Music and Danceto trill (a note).
Gamesto mix (dice) by rolling in the palm of the hand before they are cast.
to get rid of; elude:They tried to shake their pursuers.
Informal Termsshake a leg:
to hurry up; get a move on:You'd better shake a leg or we'll miss the first act.
to cause to descend by shaking; bring down.
to cause to settle.
to condition; test:to shake down a ship.
Informal Termsto extort money from.
[Slang.]to search (someone), esp. to detect concealed weapons.
shake hands. See hand (def. 64).
to rid oneself of; reject.
to get away from; leave behind.
Sport[Baseball, Softball.](of a pitcher) to indicate rejection of (a sign by the catcher for a certain pitch) by shaking the head or motioning with the glove.
shake one's head:
to indicate disapproval, disagreement, negation, or uncertainty by turning one's head from one side to the other and back:I asked him if he knew the answer, but he just shook his head.
to indicate approval, agreement, affirmation or acceptance by nodding one's head up and down.
shake the dust from one's feet. See dust (def. 18).
to shake in order to mix or loosen.
to upset; jar.
to agitate mentally or physically:The threat of attack has shaken up the entire country.
an act or instance of shaking, rocking, swaying, etc.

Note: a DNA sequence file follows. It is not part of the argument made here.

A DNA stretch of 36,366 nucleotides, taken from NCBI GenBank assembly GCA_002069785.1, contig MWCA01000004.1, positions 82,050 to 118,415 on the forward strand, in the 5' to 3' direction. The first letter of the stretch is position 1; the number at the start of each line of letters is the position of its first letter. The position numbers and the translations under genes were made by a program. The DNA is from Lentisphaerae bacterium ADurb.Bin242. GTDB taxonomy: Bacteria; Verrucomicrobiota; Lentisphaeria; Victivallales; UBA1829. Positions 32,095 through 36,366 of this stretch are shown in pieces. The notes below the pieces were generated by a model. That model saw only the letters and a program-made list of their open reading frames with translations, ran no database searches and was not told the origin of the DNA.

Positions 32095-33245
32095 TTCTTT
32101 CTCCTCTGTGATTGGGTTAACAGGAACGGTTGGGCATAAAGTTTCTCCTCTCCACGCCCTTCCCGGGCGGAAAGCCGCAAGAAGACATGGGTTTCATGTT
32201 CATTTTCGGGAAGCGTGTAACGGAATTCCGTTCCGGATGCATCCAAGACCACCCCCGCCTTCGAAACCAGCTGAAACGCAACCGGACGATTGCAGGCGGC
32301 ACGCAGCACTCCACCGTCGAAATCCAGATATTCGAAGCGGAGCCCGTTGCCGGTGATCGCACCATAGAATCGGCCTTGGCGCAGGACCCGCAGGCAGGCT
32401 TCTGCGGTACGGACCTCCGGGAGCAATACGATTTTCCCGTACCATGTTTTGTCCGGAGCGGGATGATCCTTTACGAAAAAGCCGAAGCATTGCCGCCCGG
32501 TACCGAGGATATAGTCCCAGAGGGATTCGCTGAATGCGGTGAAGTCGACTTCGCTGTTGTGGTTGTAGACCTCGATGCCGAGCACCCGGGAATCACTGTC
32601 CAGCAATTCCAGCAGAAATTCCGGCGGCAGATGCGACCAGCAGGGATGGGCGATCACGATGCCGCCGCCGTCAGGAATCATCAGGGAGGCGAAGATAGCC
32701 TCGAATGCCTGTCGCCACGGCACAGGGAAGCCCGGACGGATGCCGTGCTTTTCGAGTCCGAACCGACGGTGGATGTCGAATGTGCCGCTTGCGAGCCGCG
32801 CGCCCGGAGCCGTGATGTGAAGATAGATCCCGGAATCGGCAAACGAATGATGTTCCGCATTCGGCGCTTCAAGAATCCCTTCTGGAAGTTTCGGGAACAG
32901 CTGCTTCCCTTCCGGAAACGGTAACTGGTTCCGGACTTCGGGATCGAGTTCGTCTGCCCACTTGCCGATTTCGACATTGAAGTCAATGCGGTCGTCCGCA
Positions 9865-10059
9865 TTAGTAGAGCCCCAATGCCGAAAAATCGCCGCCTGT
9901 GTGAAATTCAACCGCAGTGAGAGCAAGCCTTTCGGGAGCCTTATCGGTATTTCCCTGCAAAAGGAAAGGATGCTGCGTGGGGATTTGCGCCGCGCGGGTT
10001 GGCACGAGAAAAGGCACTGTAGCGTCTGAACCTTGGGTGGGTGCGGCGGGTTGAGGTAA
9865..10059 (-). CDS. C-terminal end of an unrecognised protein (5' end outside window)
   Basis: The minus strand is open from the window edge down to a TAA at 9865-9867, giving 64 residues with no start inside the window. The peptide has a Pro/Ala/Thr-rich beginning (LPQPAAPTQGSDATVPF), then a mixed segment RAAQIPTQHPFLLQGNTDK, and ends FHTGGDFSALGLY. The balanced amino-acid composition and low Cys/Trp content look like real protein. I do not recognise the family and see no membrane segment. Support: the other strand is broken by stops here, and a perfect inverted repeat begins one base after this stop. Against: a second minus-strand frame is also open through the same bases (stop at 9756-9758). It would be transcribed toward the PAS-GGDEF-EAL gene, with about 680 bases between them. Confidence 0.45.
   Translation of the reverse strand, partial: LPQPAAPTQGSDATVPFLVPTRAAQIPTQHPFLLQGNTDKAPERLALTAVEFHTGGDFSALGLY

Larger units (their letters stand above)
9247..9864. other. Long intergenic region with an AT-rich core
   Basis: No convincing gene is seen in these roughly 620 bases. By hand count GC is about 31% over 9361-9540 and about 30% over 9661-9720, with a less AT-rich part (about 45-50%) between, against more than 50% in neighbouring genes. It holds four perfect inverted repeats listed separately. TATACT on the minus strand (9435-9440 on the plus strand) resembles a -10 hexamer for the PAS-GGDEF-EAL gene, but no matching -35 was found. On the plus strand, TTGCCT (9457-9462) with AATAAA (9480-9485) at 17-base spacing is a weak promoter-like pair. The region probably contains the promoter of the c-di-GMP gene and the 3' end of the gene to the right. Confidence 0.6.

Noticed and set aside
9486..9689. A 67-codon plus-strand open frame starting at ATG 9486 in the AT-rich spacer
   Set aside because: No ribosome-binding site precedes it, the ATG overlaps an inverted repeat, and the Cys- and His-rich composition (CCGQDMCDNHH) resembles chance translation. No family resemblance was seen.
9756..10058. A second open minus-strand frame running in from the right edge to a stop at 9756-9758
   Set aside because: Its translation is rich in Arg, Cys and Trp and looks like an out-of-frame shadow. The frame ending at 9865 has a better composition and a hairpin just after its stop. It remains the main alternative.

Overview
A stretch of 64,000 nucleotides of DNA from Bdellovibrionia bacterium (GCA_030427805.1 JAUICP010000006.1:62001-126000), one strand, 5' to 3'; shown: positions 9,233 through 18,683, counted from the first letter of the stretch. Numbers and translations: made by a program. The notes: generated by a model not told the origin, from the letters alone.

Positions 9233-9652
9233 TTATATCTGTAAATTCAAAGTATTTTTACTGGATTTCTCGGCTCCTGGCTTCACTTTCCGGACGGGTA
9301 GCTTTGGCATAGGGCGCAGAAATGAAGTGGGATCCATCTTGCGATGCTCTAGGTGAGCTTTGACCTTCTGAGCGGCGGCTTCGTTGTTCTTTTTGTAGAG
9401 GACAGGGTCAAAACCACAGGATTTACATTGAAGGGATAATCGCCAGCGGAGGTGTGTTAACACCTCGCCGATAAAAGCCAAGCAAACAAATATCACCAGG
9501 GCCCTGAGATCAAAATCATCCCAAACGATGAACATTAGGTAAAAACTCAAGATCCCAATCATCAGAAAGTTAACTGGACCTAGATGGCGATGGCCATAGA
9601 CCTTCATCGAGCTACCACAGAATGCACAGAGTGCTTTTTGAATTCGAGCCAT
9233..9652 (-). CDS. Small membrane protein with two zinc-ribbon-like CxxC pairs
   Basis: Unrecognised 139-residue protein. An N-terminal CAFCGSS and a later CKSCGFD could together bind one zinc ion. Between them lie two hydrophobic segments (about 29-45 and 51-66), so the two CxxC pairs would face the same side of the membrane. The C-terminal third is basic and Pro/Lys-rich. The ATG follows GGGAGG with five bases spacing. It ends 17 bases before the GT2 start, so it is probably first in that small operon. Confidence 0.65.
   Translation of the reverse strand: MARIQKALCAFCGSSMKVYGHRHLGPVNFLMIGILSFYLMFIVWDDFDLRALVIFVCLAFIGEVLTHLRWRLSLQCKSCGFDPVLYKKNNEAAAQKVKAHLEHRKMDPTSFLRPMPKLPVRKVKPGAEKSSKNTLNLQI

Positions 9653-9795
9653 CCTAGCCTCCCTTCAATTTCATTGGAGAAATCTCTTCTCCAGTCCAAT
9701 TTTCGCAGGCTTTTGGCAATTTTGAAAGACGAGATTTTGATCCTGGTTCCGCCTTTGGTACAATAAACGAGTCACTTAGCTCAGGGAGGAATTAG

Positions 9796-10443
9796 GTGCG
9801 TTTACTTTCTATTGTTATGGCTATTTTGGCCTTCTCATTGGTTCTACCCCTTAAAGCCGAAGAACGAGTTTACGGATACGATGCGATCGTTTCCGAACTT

Pathology, Informal Termsshakes, (used with a sing. v.)[Informal.]a state or spell of trembling, as caused by fear, fever, cold, etc. (usually prec. by the).
a disturbing blow; shock.
Informal TermsSee milk shake.
the act or a manner of clasping another's hand in greeting, agreement, etc.:He has a strong shake.
Informal Termschance or fate; deal:a fair shake.
a cast of the dice:He threw an eight on his last shake.
something resulting from shaking.
Geologya fissure in the earth.
Buildingan internal crack or fissure in timber.
Music and Dancetrill1 (def. 9).
an instant:I'll be with you in a shake.
Building[Carpentry.]a shingle or clapboard formed by splitting a short log into a number of tapered radial sections with a hatchet.
Time[Horol.](in an escapement) the distance between the nearer corner of one pallet and the nearest tooth of the escape wheel when the other pallet arrests an escape tooth.
Dialect Terms[Chiefly South Midland U.S.]shaker (def. 2).
Music and Dancea dance deriving from the twist.
Slang Termsthe dried leaves of the marijuana plant.
Informal Termsno great shakes, of no particular ability; unimportant; common:As opera companies go, this one is no great shakes.
two shakes or two shakes of a lamb's tail, a very short time; a moment.
bef. 900; (verb, verbal) Middle English s(c)haken, Old English sceacan; cognate with Low German schacken, Old Norse skaka; (noun, nominal) derivative of the verb, verbal
1.See corresponding entry in Unabridged oscillate, waver. Shake,quiver,tremble,vibrate refer to an agitated movement that, in living things, is often involuntary. To shake is to agitate more or less quickly, abruptly, and often unevenly so as to disturb the poise, stability, or equilibrium of a person or thing:a pole shaking under his weight.Toquiver is to exhibit a slight vibratory motion such as that resulting from disturbed or irregular (surface) tension:The surface of the pool quivered in the breeze.Totremble (used more often of a person) is to be agitated by intermittent, involuntary movements of the muscles, much like shivering and caused by fear, cold, weakness, great emotion, etc.:Even stout hearts tremble with dismay.Tovibrate is to exhibit a rapid, rhythmical motion:A violin string vibrates when a bow is drawn across it.
2.See corresponding entry in Unabridged shudder, shiver.